Finally, the project will generate a matrix correlating the previous factors and outputs considered in our model (Objective 3). The main inputs will comprise water availability and quality, requirements for electrolysis (electrical power and availability, water specifications, efficiencies) and expected locations for hydrogen generation. These will be correlated to the following outputs: feasibility, benefits, impacts, and challenges of hydrogen generation and how this contributes towards achieving net-zero societies in Scotland. The implications of the research for policy and practice will also be discussed, along with recommendations for future research (for example: balancing green/blue hydrogen, decommissioning/reusing of existing O&G facilities for renewable generation, water/energy security balance).
We are looking for a motivated and enthusiastic candidate with a 2.1 degree or higher in an earth/environmental sciences or engineering subject (e.g. environmental science/engineering, geology, geography, energy). The candidate should have some subject background in environmental science, water resources management, or energy engineering, and some practical experience in using computer models and/or analysing quantitative data. The candidate will join a multidisciplinary research team working on a project that aims to explore the nexus between water and energy in the context of transition to a hydrogen economy and sustainability.
The ideal candidate will have the following desirable skills:
- Completed an undergraduate dissertation in some area of environmental sciences, water resources management, and/or energy engineering.
- A master’s degree in an earth/environmental sciences subject (e.g. climate change, water resource management).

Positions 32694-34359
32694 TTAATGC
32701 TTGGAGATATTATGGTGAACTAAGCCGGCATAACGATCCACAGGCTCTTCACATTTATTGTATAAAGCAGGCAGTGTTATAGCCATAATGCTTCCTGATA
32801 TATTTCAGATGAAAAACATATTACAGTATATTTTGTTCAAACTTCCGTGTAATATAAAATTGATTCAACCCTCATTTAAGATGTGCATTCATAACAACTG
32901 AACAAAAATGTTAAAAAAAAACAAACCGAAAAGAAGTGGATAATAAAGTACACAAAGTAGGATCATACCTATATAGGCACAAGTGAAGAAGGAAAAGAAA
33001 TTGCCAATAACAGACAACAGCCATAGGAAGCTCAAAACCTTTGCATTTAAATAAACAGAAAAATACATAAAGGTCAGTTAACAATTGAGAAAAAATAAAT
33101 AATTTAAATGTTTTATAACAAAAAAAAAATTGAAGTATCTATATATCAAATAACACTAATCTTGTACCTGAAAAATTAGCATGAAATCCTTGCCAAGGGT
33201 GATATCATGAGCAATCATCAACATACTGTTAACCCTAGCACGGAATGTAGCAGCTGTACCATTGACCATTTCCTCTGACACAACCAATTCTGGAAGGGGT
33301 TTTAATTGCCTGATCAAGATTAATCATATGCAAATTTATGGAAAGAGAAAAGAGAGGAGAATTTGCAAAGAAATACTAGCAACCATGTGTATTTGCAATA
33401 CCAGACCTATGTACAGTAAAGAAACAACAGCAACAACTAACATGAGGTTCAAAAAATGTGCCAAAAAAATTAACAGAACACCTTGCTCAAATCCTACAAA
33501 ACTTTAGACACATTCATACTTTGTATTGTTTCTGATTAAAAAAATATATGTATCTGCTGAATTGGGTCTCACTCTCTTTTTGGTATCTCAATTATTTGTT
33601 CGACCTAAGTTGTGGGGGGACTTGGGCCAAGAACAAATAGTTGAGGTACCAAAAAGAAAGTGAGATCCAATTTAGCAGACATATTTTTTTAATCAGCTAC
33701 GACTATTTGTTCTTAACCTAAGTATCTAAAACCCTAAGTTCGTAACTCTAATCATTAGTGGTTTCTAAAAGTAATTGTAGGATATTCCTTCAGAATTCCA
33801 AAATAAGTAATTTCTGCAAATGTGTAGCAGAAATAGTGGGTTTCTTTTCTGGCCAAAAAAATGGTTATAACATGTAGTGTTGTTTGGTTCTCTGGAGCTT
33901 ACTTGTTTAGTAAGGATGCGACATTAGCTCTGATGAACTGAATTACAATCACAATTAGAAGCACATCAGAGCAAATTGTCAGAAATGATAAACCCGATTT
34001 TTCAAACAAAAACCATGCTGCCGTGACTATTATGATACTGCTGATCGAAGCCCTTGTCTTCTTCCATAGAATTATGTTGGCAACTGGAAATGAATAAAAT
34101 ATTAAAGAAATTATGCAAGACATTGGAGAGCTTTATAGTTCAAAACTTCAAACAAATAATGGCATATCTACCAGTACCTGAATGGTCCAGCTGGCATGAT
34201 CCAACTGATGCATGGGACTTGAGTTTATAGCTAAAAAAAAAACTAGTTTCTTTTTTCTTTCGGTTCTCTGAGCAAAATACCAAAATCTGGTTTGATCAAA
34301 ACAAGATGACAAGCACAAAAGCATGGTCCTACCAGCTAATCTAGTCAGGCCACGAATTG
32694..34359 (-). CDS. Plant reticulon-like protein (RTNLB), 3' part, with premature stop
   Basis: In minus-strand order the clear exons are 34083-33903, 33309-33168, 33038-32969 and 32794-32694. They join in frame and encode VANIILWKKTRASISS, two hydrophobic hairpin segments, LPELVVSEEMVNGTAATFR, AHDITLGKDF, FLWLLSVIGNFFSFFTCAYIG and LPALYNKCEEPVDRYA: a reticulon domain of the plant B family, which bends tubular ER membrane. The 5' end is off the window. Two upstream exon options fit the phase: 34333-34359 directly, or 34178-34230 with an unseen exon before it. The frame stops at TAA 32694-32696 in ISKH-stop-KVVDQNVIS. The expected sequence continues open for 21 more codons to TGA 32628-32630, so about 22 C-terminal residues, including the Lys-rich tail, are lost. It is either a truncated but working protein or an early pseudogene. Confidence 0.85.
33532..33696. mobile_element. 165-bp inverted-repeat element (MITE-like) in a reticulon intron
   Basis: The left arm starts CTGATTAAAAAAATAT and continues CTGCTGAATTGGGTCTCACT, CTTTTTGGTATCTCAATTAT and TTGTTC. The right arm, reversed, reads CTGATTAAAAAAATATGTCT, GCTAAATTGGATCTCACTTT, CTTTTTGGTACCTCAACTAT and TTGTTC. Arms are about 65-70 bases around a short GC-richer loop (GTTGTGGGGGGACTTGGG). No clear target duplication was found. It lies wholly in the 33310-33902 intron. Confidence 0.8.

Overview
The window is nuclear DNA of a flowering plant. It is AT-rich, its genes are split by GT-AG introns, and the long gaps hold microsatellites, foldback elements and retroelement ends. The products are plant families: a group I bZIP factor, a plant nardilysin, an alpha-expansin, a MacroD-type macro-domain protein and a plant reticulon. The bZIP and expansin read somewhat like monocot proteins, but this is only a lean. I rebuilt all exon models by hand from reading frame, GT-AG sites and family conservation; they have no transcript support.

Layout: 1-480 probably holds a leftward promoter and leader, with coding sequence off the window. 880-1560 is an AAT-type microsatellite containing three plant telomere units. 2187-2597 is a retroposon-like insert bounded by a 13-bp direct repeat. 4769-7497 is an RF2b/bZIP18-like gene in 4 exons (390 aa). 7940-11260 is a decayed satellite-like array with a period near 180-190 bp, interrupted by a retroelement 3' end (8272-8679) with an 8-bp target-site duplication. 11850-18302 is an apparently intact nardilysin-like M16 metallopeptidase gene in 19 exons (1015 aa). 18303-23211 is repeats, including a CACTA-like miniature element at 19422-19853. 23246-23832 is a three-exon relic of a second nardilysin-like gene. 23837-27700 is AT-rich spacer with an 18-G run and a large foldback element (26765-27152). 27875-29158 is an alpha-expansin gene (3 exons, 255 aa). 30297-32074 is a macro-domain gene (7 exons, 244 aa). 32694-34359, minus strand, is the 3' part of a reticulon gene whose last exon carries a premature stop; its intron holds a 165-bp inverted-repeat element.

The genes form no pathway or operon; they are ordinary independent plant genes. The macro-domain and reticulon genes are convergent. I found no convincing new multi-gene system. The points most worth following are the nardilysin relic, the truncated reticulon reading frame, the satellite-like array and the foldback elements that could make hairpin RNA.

- Some experience in using programming languages such as Python or R.
- Some experience in quantitative research methods, such as optimization, simulation, and scenario analysis.
The candidate will be expected to conduct original and innovative research, publish high-quality papers, and present their findings at national and international conferences. The candidate will also have the opportunity to collaborate with other researchers and stakeholders from academia, industry, and policy sectors. The candidate will receive supervision and guidance from experienced and supportive academic staff and have access to state-of-the-art facilities and resources.
Photo credit to Dall.e 3
David Haro Monteagudo
|Profile: David Haro Monteagudo
Institution: University of Aberdeen
Department/School: School of Geosciences
|Profile: Jennifer McKinley
Institution: Queen's University, Belfast
Department/School: School of Natural and Built Environment
Dr Alfonso Martinez Felipe, University of Aberdeen, School of Engineering
Dr Thomas Muinzer, University of Aberdeen, School of Law / Aberdeen University Centre for Energy Law
Dr Alison Hester, James Hutton Institute, Ecological Sciences
Dr Teresa McGrath, Queen’s University Belfast, School of Mechanical and Aerospace Engineering
 Parliament. House of Commons (2022). The role of hydrogen in achieving Net Zero. (HC 2022-2023 99). London: House of Commons.
 Energy and Climate Change Directorate (2022) Hydrogen action plan. Edinburgh: Scottish Government.
 Shi, X., Liao, X., Li, Y. (2020) Quantification of freshwater consumption and scarcity footprints of hydrogen from water electrolysis: A methodology framework. Renewable Energy 154, 786-796